This case takes place in Michigan and involves a bicycle accident that occurred on a newly constructed bike path in a public park. The bike path was constructed in a large park, and covered terrain ranging from open fields to wooded areas. At some points, the bike path ran alongside a steep hill with a sharp drop-off on one side of the path. The plaintiff was new to the area and was riding his mountain bike along the trail after dark. At some point, the plaintiff reached the point in the trail in which the drop-off occurred. The trail did not have adequate lighting, nor were there any signs warning of the drop-off or guardrails to prevent riders from falling over the edge. The plaintiff rode directly off of the path, apparently due to the lack of visibility, and fell down the drop-off to his death.
Question(s) For Expert Witness
- 1. Have you designed and built multi-use pathways for bicycles and pedestrians?
- 2. What changes should have been made to the design and construction of this path in order to prevent accidents like this?
Expert Witness Response E-000436
I have extensive experience with bike paths and multi-use pathways. I have consulted on and engineered a number of bike paths and am very familiar with the specifications and codes. Landscape architects are always building walkways that are riddled with building code violations. This is just another one of them. Any drop-off more than 20 inches must have a guard or railing. The drop-off from one level to the next here is well beyond that limit. This is clearly a code violation. Unless there are exciter colors to catch his attention and the whole horizon here was relaxer colors, he would come upon this hazard too sudden to react, and was likely not aware of the danger, especially. Given my experience with multi-use pathways, having reviewed the pictures of the accident scene, I think this case has merit.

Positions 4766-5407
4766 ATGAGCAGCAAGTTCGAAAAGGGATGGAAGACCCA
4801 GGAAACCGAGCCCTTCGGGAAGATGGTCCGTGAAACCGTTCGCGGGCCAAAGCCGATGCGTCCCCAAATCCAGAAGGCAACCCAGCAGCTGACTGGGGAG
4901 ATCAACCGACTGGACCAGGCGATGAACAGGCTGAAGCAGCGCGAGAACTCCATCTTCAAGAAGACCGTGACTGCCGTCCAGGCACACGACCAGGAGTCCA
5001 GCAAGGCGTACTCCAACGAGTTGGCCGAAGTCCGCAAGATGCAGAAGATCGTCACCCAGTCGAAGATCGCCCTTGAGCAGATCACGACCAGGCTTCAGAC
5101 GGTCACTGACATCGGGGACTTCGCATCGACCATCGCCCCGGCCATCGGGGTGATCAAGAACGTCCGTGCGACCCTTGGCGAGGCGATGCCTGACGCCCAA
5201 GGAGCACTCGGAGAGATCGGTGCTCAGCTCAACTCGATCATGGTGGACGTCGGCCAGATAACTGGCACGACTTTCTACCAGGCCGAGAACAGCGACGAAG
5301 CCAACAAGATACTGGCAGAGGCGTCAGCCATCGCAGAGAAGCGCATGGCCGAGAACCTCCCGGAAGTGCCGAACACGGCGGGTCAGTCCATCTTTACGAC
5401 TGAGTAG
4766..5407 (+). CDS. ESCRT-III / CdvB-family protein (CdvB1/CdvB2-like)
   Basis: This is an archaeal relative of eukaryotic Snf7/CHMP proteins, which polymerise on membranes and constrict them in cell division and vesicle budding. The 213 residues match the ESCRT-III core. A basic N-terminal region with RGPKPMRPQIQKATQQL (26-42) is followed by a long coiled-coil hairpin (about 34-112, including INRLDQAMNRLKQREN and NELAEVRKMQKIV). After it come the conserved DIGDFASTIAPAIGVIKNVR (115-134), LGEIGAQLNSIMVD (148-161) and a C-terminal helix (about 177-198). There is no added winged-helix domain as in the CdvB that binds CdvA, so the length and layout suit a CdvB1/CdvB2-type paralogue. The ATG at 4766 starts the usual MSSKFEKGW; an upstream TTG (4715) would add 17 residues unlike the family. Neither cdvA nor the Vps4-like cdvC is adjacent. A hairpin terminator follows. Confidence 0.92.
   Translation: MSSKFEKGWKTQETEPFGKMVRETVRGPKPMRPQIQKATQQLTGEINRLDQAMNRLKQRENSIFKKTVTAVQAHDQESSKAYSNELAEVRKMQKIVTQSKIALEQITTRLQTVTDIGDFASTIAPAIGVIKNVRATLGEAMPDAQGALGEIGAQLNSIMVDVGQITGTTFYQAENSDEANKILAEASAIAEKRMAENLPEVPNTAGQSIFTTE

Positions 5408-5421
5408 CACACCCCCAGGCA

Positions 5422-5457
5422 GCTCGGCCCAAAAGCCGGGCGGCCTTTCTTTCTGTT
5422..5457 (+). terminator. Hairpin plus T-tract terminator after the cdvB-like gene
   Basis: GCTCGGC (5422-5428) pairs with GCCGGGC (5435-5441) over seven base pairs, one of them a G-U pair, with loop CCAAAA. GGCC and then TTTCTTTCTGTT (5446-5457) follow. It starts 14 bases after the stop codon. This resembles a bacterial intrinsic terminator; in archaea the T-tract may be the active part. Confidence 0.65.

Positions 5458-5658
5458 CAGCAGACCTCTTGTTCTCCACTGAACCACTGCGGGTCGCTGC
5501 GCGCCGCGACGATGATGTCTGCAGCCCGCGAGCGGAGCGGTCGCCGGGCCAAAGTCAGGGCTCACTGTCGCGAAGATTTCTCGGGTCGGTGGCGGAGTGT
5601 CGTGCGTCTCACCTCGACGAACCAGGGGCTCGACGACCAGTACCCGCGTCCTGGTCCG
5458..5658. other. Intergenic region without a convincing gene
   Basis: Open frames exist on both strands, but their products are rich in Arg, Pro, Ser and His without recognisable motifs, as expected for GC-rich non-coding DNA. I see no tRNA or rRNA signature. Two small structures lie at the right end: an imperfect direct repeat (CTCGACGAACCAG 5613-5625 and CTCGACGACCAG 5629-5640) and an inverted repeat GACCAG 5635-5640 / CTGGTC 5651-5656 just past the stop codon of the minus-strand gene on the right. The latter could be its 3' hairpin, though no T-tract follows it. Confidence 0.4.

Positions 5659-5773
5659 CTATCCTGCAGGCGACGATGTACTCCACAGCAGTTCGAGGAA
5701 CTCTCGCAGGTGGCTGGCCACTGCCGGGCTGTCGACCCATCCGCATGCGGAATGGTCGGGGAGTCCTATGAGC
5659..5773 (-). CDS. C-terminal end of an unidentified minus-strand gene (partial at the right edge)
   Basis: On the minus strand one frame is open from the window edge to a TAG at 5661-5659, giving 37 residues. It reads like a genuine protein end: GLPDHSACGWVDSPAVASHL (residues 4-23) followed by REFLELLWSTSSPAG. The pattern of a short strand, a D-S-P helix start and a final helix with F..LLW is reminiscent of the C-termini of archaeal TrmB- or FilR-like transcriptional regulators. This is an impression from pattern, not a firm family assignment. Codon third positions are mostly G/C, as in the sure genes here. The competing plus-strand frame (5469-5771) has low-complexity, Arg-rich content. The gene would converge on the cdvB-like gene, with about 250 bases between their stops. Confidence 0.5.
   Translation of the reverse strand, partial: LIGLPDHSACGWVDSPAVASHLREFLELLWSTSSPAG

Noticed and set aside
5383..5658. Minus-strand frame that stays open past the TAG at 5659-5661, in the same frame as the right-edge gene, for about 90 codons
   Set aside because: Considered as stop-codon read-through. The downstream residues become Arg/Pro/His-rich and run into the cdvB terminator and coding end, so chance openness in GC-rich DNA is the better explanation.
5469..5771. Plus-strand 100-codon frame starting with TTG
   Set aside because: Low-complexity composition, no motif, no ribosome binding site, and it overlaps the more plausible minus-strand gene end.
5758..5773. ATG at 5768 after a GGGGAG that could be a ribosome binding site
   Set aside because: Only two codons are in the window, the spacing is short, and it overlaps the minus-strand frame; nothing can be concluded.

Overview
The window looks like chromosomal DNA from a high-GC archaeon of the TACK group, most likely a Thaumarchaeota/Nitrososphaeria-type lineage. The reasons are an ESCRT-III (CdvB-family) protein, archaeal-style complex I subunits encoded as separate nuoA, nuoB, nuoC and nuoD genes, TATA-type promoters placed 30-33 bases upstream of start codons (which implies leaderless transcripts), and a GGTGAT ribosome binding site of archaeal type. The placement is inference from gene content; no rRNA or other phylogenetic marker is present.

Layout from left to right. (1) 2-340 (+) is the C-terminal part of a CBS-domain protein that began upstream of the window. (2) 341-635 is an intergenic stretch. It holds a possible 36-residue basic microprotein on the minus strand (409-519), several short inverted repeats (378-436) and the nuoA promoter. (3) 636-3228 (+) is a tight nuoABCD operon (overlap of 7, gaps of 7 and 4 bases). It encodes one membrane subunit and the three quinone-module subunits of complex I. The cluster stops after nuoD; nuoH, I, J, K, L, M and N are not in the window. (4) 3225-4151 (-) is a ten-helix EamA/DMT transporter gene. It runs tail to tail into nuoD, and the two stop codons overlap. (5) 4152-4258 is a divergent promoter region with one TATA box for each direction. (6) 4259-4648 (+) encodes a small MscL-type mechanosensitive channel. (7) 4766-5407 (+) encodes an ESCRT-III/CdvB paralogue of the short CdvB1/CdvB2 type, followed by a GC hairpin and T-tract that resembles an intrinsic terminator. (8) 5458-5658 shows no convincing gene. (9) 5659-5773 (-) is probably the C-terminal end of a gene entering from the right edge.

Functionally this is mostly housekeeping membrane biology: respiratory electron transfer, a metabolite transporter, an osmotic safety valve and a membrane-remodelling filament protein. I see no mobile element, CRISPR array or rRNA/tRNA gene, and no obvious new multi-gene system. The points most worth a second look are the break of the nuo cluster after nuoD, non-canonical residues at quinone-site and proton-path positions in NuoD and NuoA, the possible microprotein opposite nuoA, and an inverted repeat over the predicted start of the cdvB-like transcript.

Expert Witness Response E-008893
I have been a part of various civil engineering projects throughout my 30+ year career, and have extensive experience with the design of bike paths and walkways. The bike path in question that has a significant drop-off should have appropriate signs to give advance warning to the rider of the coming danger and to show the presence of the abrupt drop-off. In addition, the lack of lighting on this section of the trail is obviously dangerous, and would make this part of the trail a hazard even if proper warnings and guard rails were in place. This is a clear violation of best practices and building codes.